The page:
Wednesday, March 3, 2010

Garbage Snitch

Oops, meant to post this a while back--

A smattering of interesting bits I've learned lately about Korean culture:

A High Context Culture: Koreans have a reputation for not complaining and engaging in the practice of being indirect, called "noon chi". Instead of being straightforward about a problem, Koreans will express themselves in subtle (and sometimes passive aggressive) ways, and you'll have to read in between the lines. Considering that we're being told time and again that the quality of our year depends on a good relationship with our co-teacher, this makes me rather nervous (our co-teacher is the native Korean teacher at our school who has been assigned to be our mentor/handler; we may have up to eight different co-teachers we teach classes with, but there's one in particular who's supposed to take care of you).

A Drinking Culture: A vodka-like liquor called soju is ubiquitous here, and the Koreans are happy to drink it, make you drink it, and leave the idea of moderation at home. The pouring and serving of drinks is pretty ritualized (receive everything with both hands, turn your head away from your elder to drink, don't pour your own, etc.), and empty glasses that hit the table are invitations for a refill. We were told that it's not uncommon for your principle to take you out and for all the teachers to take turns buying rounds for everyone; depending on the size of the group, you may not be able to leave the table under your own power. At orientation we were coached in how to say no without offending people. It's a tricky thing.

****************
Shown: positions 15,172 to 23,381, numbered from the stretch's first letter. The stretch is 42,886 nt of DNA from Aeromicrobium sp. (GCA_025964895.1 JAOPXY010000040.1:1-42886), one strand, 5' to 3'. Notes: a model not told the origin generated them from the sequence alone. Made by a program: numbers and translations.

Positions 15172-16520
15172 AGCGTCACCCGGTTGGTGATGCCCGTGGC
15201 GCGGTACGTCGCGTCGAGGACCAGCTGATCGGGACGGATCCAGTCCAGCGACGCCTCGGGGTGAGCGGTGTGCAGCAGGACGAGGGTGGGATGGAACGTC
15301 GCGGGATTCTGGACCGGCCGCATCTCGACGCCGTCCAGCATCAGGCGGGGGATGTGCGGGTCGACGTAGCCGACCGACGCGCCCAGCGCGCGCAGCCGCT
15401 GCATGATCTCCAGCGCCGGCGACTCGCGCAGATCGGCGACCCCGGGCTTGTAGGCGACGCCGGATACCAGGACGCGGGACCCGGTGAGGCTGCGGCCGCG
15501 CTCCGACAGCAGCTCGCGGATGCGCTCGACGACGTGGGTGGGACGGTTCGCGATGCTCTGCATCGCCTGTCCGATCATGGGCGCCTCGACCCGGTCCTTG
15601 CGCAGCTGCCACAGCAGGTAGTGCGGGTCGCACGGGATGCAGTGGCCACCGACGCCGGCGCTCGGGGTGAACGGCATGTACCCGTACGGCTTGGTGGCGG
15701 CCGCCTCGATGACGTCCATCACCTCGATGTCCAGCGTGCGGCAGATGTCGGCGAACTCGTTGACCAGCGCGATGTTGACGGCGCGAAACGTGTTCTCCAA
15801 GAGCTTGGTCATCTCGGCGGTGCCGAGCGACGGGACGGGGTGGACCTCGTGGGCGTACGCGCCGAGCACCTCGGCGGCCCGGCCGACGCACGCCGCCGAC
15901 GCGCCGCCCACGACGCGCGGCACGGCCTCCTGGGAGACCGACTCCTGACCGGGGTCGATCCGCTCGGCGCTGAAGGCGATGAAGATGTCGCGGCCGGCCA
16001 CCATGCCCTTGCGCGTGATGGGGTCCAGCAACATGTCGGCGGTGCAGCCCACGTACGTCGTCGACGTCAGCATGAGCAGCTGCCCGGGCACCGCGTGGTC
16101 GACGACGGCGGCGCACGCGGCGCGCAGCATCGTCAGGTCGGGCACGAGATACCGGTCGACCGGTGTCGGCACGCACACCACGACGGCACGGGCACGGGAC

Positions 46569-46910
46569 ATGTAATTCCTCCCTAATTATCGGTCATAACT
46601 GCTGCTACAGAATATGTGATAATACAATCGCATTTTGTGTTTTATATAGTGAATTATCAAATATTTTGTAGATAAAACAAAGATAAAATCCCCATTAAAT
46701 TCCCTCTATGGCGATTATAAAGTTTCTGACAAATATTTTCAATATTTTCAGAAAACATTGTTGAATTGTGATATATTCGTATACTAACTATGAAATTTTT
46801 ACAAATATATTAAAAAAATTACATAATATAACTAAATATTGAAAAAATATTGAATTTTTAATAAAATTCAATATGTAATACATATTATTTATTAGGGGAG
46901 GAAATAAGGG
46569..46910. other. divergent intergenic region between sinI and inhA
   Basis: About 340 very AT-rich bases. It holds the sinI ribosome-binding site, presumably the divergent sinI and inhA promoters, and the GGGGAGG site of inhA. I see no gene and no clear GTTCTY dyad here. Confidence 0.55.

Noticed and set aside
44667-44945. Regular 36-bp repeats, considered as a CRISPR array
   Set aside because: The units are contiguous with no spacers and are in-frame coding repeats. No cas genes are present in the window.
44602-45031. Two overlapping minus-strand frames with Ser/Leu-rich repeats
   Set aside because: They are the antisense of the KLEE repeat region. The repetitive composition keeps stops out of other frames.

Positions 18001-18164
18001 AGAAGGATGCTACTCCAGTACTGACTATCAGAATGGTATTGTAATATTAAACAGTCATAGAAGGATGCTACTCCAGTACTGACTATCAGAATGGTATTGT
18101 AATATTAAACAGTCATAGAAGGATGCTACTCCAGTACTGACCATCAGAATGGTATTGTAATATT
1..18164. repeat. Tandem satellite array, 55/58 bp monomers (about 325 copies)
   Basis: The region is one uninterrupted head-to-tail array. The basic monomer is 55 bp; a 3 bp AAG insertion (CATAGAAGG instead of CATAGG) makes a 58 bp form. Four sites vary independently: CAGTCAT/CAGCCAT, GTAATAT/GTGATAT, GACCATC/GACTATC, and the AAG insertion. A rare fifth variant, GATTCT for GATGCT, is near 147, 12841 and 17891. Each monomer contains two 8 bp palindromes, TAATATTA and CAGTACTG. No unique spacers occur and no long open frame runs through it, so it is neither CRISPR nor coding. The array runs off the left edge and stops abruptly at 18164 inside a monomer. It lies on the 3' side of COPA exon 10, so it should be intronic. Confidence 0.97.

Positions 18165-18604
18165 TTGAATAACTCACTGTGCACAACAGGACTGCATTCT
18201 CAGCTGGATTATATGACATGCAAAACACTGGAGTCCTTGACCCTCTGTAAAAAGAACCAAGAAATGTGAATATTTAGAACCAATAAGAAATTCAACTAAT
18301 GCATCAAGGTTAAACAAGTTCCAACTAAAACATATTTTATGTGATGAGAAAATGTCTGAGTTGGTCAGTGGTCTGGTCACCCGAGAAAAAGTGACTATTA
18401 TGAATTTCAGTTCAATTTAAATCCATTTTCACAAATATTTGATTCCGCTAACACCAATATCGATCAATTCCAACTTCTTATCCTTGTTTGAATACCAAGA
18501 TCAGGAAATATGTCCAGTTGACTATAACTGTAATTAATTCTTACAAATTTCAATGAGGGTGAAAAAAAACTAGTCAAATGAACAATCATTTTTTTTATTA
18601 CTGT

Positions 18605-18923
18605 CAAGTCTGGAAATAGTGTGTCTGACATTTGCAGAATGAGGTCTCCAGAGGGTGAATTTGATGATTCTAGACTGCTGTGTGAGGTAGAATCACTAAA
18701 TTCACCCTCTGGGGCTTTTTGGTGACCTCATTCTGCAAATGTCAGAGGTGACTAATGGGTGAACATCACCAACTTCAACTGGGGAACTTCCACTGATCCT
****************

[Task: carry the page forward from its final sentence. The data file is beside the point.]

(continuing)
A Recycling Culture: It's a small, resource-challenged country, so Koreans are careful with their waste. You have to buy special trash bags and separate trash, food items, and recycling. There are fines for not following the protocol, and it may be just a rumor, but we were told that the government pays people who tattle on offenders. Garbage snitches.

A Competitive Culture: Most of the families who can afford it send their kids to private English academies, or hogwans. Some families view public school as a formality and the hogwans as the real education; students go to hogwans after school, sometimes until 1 in the morning. Apparently there are some new laws restricting the late hours, but hogwans get around them by bussing kids to the teachers' apartments. Crajy.

Bias: The rumor is that schools prefer blonde-haired, blue-eyed American females as native English teachers. The hair and eyes advertise "foreign!", and the American and Canadian accents are preferred over English or Australian, etc.

Greetings: Koreans don't greet a stranger on the street; someone they know must introduce the third party. But, once you've been introduced, this person becomes a part of your circle, and it's rude not to greet them. When you do, use both hands (shake their hand with both of yours, or shake their hand while touching the crook of your arm with your opposite hand)-- or, if you're bowing, the younger person must bow first and more deeply. Age is a really important consideration here. It affects how you speak to others, and sometimes, whose fault something is.

Superstition: In most buildings, there is no fourth floor. The number four here is associated with death because, I think, the word for four sounds like "death" in Chinese. Thus, in my building, I take the elevator past floors 1, 2, and 3, and live on F. Also, Koreans are superstitious about writing names in the color red, because it's like sentencing that person to death, or inviting death to find that person. Rather than write his name with the only pen in the room (red), my coteacher left the classroom to go back to his office to get a black pen. He's safe for another day.

1 comment:

  1. I will write you copious letters addressed in blood red ink and we shall see if the postman delivers! Mwahaha!